A short review post! Sub-Q is a really interesting venue that I haven’t been keeping up with nearly as much as I should be. I’ve really enjoyed some of their reprints, like Lime Ergot (which I also never got around to playing the first time around!) and The Space Under the Window (which I did, but still relished the chance to replay). I did, however, play two of their more recent horror games–Natalia Theodoridou’s The Tunnel and Hannah Powell-Smith’s Teeth and Ice.
They’re both short pieces, in Sub-Q style; they’re both hyperlink-based, more or less; they’re both creepy and suspenseful, though in very different settings and with very different overall vibes; and they both deal with a central relationship which the horror sort of crystallizes around. Beyond that there’s not too much comparison–they’re very different games, and good examples of the different things that can be done with small-scale interactive fiction.
The Tunnel: The Tunnel is a game about the breakdown of a marriage backgrounded by a European passenger train that enters a very long tunnel. This is kind of a classic thriller setup–the claustrophobic setting, the differing motives of the passengers–but the end result is a bit more bleak and depressing and, in fact, creepy than it is thrilling. I don’t mean that negatively. The horror in The Tunnel is translucent metaphor: being trapped within an endless tunnel (which is not much of a spoiler), while indeed claustrophobic in a literal sense, also involves the claustrophobia of Katrina and Gregory’s relationship, and even more so, of being in Katrina’s head, the suffocating limitations of perspective.
She observes him as he converts the seats into beds and spreads the worn sheets. Suddenly he seems old, his back bent in a tired curve she’s never seen on him before. Something viscous and thick churns in her belly. Either pity or a special kind of loving aversion, but she doesn’t know which.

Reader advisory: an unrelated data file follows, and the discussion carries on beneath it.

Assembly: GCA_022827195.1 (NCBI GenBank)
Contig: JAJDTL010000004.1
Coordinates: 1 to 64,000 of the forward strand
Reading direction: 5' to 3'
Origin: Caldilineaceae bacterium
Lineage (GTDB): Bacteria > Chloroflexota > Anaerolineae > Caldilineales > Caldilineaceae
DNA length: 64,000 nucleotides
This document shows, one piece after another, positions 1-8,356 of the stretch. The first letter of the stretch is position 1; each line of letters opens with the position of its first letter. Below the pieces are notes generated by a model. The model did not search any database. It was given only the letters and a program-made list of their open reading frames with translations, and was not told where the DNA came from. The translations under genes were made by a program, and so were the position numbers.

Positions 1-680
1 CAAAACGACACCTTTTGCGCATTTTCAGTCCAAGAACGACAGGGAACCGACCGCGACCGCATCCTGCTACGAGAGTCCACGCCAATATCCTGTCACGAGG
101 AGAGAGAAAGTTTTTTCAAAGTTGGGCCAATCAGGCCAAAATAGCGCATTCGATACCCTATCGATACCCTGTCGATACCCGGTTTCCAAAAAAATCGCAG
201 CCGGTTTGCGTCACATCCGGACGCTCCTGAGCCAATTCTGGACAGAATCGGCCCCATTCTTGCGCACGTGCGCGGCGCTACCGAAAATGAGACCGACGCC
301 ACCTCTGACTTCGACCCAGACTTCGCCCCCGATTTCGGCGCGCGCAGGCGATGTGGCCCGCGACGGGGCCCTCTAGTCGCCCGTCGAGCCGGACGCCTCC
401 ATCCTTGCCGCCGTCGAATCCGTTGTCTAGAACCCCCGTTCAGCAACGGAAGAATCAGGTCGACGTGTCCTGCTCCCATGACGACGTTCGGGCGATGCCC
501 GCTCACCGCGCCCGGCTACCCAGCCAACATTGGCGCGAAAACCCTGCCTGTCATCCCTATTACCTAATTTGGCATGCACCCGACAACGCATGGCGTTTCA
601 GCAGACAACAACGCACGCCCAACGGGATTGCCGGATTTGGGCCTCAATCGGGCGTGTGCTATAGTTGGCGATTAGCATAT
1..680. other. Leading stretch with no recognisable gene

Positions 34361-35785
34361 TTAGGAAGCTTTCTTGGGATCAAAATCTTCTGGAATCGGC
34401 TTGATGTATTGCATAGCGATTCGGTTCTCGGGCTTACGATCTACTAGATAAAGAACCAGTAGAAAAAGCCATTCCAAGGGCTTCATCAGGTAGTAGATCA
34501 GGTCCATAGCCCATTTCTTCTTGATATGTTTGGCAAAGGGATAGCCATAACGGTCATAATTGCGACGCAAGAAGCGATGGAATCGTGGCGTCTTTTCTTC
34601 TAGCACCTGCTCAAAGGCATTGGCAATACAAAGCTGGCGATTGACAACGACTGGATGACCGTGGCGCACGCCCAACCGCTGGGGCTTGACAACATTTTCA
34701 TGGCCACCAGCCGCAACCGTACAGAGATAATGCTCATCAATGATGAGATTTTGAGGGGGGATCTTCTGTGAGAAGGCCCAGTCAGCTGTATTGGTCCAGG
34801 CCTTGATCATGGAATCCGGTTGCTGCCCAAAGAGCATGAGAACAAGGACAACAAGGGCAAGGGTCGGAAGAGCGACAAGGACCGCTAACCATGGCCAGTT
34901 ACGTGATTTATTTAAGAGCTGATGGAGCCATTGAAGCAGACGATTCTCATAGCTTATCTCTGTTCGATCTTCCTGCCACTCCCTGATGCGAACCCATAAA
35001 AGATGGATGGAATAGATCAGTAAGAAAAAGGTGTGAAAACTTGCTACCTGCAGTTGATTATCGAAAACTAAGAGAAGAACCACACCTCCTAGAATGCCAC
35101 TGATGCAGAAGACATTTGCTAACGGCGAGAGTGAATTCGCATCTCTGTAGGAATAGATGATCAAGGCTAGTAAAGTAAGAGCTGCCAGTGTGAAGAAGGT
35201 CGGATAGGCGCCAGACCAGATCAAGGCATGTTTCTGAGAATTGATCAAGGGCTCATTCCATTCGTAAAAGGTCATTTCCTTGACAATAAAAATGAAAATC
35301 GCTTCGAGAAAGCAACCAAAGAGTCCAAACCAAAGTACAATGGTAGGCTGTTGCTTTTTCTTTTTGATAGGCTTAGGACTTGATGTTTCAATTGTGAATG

Overall the execution, particularly paired with the multimedia effects, of The Tunnel is very solid. Upon reaching an ending the text along with the entire user interface fades slowly into transparency, which is very unsettling in context. The claustrophobia works–I found myself well aware of where the story was going and grimacing as it slowly but surely ended up there, which is a position I shared with Katrina, I believe. If I had to name a weakness of the game, it might be archetypal predictability: there’s the kind of grinding inevitability I just named, which is a strength of the story, but there’s also the slightly wearying inevitability of meeting a couple on board a train trip and already knowing what kinds of litfic-esque problems they’re going to have. It’s a good, unnerving little story, though.
Teeth and Ice: Teeth and Ice is perhaps the only selkie story I’ve ever read that takes an entirely unfamiliar shape, which is very refreshing. It’s a very short action-suspense-horror game about reclaiming your skin from the house of your captor before he (or He) gets home. This all becomes quickly apparent in the course of a few “turns” of the game, but the real suspense and tension of the game is in scrabbling past your obstacles while the inevitable creeps ever closer. The stakes are extremely high and your desperation is palpable. The prose is short, direct, and effective under the circumstances.
I would be bold. I would be bold, and reclaim what had been mine since I was born, had been taken from me by this thing that could not be called a person. My movements were sure. Smooth. Fast, as if sliding swiftly through kelp.
Teeth and Ice makes excellent use of identification with its protagonist: they’re a selkie, they need their skin, they’re terrified of their keeper, and with that you’re already invested. It doesn’t tell you much about the situation–you’re not in a very reflective frame of mind–so it spares you the object psychometry or chronic remembrances of many IF games. The Raconteur framework might be a little overcomplicated for the game: it allows for the tracking of your few resources, but given that there are so few of them, I think it might have been more immersive to leave them to the player to remember. Overall, though, I was very impressed with Teeth and Ice in concept and execution, which is maybe why I don’t have that much to say about it–it’s a game about imprisonment and abuse and terror, but more pressingly, it’s a game about surviving. You have an incentive to try to win, more than once if you have to.